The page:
Array assignment

Which one of the following has the least overhead

var c : [0..<n] real;

// blah, blah, blah assignment something in each element of c

// either
c = [i in 0..<n] someFunc(c[i]);
// or
forall i in 0..<n do c[i] = someFunc(c[i]);
// or
c = for i in 0..<n do someFunc(c[i]);
// or
for i in 0..<n do c[i] = someFunc(c[i]);

Any other suggestions are welcome. What about a foreach?


Hi Damian —

In your case, where c has already been initialized before encountering these loop idioms, the first two approaches should be more or less equivalent in terms of performance, as should the final two. If you were to see otherwise in practice, that's something we'd be interested in hearing about.

In more detail, the first two loops should result in multicore parallel execution, whereas the last two will necessarily be serial by virtue of the for loop. I'm assuming in the following that someFunc() is simple and side-effect free such that calling it multiple times in parallel is safe and would not results in synchronization.

For large values of n, I'd typically pick one of the first two to get the benefits of parallelism. A few other ways to write it with parallelism would be to use promotion, like so:

c = someFunc(c);

or a forall expression, like:

c = forall i in 0..<n do someFunc(c[i]);

Just in case it's unclear [i in 0..<n] is shorthand for forall i in 0..<n for a range iterand like this. More generally, [i in expr] means forall i in expr when expr supports a parallel iterator and foreach i in expr when it does not.

A reason to pick one of the latter two serial loops would be if n was sufficiently small that you thought spinning up tasks and dividing work across cores was overkill for this computation. As you note, though, falling back to a foreach rather than a for could be beneficial if there was a chance that someFunc() was amenable to vectorization, in which case I'd write:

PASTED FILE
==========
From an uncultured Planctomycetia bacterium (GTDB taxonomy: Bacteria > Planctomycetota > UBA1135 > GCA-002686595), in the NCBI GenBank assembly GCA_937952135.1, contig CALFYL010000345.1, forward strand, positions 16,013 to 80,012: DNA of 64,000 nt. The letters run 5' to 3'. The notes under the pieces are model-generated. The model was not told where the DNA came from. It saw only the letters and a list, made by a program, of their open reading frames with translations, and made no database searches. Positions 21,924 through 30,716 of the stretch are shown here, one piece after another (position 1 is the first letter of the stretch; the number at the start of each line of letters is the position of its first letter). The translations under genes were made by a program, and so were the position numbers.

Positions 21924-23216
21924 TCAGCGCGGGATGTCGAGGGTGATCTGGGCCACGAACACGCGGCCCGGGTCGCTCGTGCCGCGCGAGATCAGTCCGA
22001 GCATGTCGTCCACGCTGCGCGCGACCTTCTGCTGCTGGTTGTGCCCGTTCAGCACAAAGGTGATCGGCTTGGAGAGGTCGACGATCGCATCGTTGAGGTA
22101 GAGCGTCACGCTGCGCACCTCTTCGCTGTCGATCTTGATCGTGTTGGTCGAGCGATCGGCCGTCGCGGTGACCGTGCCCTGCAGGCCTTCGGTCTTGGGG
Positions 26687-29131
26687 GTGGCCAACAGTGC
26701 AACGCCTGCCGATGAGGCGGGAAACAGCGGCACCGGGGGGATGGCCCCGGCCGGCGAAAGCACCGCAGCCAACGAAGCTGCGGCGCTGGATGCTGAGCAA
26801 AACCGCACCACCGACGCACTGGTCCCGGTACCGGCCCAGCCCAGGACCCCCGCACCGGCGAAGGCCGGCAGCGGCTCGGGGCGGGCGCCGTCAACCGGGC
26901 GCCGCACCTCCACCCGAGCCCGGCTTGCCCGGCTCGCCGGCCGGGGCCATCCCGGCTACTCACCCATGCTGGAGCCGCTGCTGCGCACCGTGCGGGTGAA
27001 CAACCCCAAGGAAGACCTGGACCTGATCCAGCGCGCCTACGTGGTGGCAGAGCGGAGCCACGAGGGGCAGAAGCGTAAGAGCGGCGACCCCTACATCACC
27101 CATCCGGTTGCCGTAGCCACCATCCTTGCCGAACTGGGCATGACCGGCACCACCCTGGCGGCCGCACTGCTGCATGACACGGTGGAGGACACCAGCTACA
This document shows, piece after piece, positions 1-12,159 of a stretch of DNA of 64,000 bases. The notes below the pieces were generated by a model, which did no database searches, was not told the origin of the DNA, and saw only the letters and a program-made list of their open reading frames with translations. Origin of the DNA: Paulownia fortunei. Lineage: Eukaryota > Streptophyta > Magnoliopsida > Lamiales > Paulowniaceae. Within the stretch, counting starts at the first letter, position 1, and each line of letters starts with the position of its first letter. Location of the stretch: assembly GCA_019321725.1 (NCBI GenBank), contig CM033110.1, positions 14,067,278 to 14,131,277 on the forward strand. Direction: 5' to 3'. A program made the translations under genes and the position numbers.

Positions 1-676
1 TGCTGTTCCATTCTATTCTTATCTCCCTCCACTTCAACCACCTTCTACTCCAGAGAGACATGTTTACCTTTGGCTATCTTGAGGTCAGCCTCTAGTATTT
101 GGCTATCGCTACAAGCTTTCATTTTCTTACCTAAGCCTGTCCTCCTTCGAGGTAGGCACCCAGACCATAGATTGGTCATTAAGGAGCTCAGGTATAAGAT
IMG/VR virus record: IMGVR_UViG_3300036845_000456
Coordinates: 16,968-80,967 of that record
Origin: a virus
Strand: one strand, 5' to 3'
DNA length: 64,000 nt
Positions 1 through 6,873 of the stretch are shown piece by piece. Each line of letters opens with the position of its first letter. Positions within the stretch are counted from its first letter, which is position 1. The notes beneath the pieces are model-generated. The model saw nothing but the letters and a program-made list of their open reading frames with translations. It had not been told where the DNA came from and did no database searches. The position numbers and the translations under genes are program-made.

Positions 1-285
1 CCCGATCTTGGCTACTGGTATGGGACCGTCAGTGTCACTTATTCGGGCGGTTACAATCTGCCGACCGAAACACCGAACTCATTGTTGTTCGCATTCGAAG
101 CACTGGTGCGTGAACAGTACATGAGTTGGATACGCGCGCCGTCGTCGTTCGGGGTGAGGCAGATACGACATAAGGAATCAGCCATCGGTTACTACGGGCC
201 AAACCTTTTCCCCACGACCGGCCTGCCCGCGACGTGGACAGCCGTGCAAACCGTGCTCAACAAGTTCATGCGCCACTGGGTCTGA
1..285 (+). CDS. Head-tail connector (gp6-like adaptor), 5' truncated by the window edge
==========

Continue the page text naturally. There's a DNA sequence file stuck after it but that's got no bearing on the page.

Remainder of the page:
foreach i in 0..<n do c[i] = someFunc(c[i]);

Generally speaking, there should only be upside to using a foreach instead of a for if someFunc() is parallel-safe, as I'm assuming here.

When in doubt, I'd typically use one of the parallel versions (and specifically, the promoted version for elegance), following an "express all parallelism" philosophy.


Thanks for the insight. I only ever write thread safe code. So I assume that means parallel-safe too at the routine level.

I do not understand your comments on promotion. Surely that must mean that the routine is overloaded to support parallel performance? For instance, given vectors x and y, I cannot just write

x = max(x, y)

As an asside, I notice that I cannot write

c = foreach i in Range do .....;

Is that intentional?

Did you see my comment that a foreach is not treated as a keyword by the markup within a Chapel block?

Hi Damian —

You should be able to do just that. See this ATO example for a demonstration.

For more information, Chapel's concept of promoting scalar routines with array arguments is documented here:

It is the state of things that foreach is only a statement-level loop today, and can't be used at the expression level as you are doing here. But that's not where we want to end up. This issue captures our desire to support foreach at the expression level as well: Add support for `foreach` loop expressions · Issue #19336 · chapel-lang/chapel · GitHub

Did you see my comment that a foreach is not treated as a keyword by the markup within a Chapel block?

No, I didn't. Where did you make that comment? (I do see now that it isn't...)